After a commanding 5-1 win against Albany last weekend, No. 13 USF women’s soccer advanced to the second round of the NCAA tournament for just the third time in program history. The Bulls will travel to Tallahassee to play against No. 4 Florida State on Friday at 5 p.m.
USF’s opponent boasts a 42-1-0 all-time NCAA tournament record at home, has won 13 consecutive shutouts — they haven’t allowed a postseason goal at home since 2013.
While the statistics are in FSU’s favor, Bulls coach Denise Schilte-Brown isn’t counting her team out of the competition.
“You want to go in with the confidence of saying ‘we’ve been here,’” she said. “The one practice this week that allowed us to have high-intensity minutes, I felt like the starters came out ready to give those high-intensity minutes.”
What might seem obvious is a harsh reality. The Bulls have to score to win.
USF will need to snap the Seminoles’ postseason home shutout streak. While Evelyne Viens hasn’t had trouble scoring on most teams this season — she’s now up to 20 goals this season — she’ll have to get around the FSU keepers, who have allowed just 11 goals all season.
Brooke Bollinger has played 1,591 more minutes for FSU than Caroline Jeffers. Bollinger left the Seminoles’ ACC Championship match after an injury in the second half. Jeffers entered and hasn’t left since. She played the entirety of FSU’s shutout against Loyola in the first round of the NCAA tournament, leaving questions as to who the Bulls will face in goal Friday.
“I don’t know which one is playing,” Schilte-Brown said. “I think [FSU] felt confident they were going to win that first game, so I don’t know if they were resting their first goalkeeper or if she’s legitimately injured. I don’t think they’ll give that information out.”
USF’s goalkeeper Sydney Martinez, who has only allowed 14 goals this season, could have her hands full with FSU’s attacking positions.
“I think [FSU] has stronger points on their team,” Schilte-Brown said. “I think their attacking center mids are kind of their threatening positions.”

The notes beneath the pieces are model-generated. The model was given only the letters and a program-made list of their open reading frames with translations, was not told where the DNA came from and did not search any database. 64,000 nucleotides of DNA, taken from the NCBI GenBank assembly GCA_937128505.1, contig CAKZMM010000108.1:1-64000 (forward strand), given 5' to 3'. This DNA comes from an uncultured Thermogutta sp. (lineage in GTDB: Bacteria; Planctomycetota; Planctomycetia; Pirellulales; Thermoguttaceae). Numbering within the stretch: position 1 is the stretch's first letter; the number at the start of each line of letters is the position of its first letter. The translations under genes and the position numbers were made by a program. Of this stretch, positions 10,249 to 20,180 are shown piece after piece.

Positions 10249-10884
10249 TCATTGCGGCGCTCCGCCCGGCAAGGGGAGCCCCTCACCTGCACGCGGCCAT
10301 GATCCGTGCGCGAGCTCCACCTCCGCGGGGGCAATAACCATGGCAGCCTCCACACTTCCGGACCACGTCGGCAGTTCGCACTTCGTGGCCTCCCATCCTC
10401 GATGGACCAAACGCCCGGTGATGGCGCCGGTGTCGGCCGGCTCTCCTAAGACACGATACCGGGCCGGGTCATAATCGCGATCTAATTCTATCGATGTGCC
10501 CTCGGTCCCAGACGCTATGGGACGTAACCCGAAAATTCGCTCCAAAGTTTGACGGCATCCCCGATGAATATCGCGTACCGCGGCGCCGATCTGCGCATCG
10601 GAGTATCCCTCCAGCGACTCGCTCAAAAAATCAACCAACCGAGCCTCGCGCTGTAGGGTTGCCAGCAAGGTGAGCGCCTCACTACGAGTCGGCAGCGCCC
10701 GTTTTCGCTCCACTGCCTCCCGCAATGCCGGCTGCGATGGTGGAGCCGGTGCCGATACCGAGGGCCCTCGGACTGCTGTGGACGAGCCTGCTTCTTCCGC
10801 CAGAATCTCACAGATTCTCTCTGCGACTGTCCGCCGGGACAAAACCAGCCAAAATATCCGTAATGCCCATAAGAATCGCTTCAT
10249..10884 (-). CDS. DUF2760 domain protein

FSU’s Deyna Castellanos, native to Venezuela, leads the Seminoles with nine goals. She’s also amassed 96 shots, 43 of which have been on target and leads the team with six assists.
According to Schilte-Brown, FSU has found success this season playing differently than it has in previous years.
“They’re a different Florida State team than what we’ve seen in the past,” she said. “Before, they would try to break you down using their back six to create dangerous opportunities up top…You can’t give them any breathing room or they’re going to get so many numbers in the 18-yard box. It’s a little scary.”
Scary or not, the Bulls have been able to practice at home, which is important for any team traveling in the postseason.
“We’re still in Florida, we don’t have to go far from home,” Schilte-Brown said. “We’re going to train at our home pitch, sleep in our own beds. We only have to be displaced one night before the game, which is a good opportunity for us to come together.”
Although they’ll be playing in Florida, the weather in Tallahassee is noticeably different than in Tampa, with a rainy, 50-degree evening in the forecast Friday. One of USF’s many Canadian players, Olivia Cooke, is excited to get to play in the colder weather.
“I think the new Canadians are excited,” Schilte-Brown joked. “The returning Canadians, I think, quickly have acclimated to liking the warmer weather.”
The Bulls will look to advance to the third round of the NCAA tournament for the first time in program history against a stout opponent in FSU, which is dominant at home in the postseason. Even with statistics piled against them, USF is undeterred.
“I think each of us has to enter the game with a clean slate, saying ‘hey, they’re a good team, but we’re a great team too,’” Schilte-Brown said. “As long as we play the game that we’re capable of playing, that’s what the result will be…I think the moment to step up will be at game time.”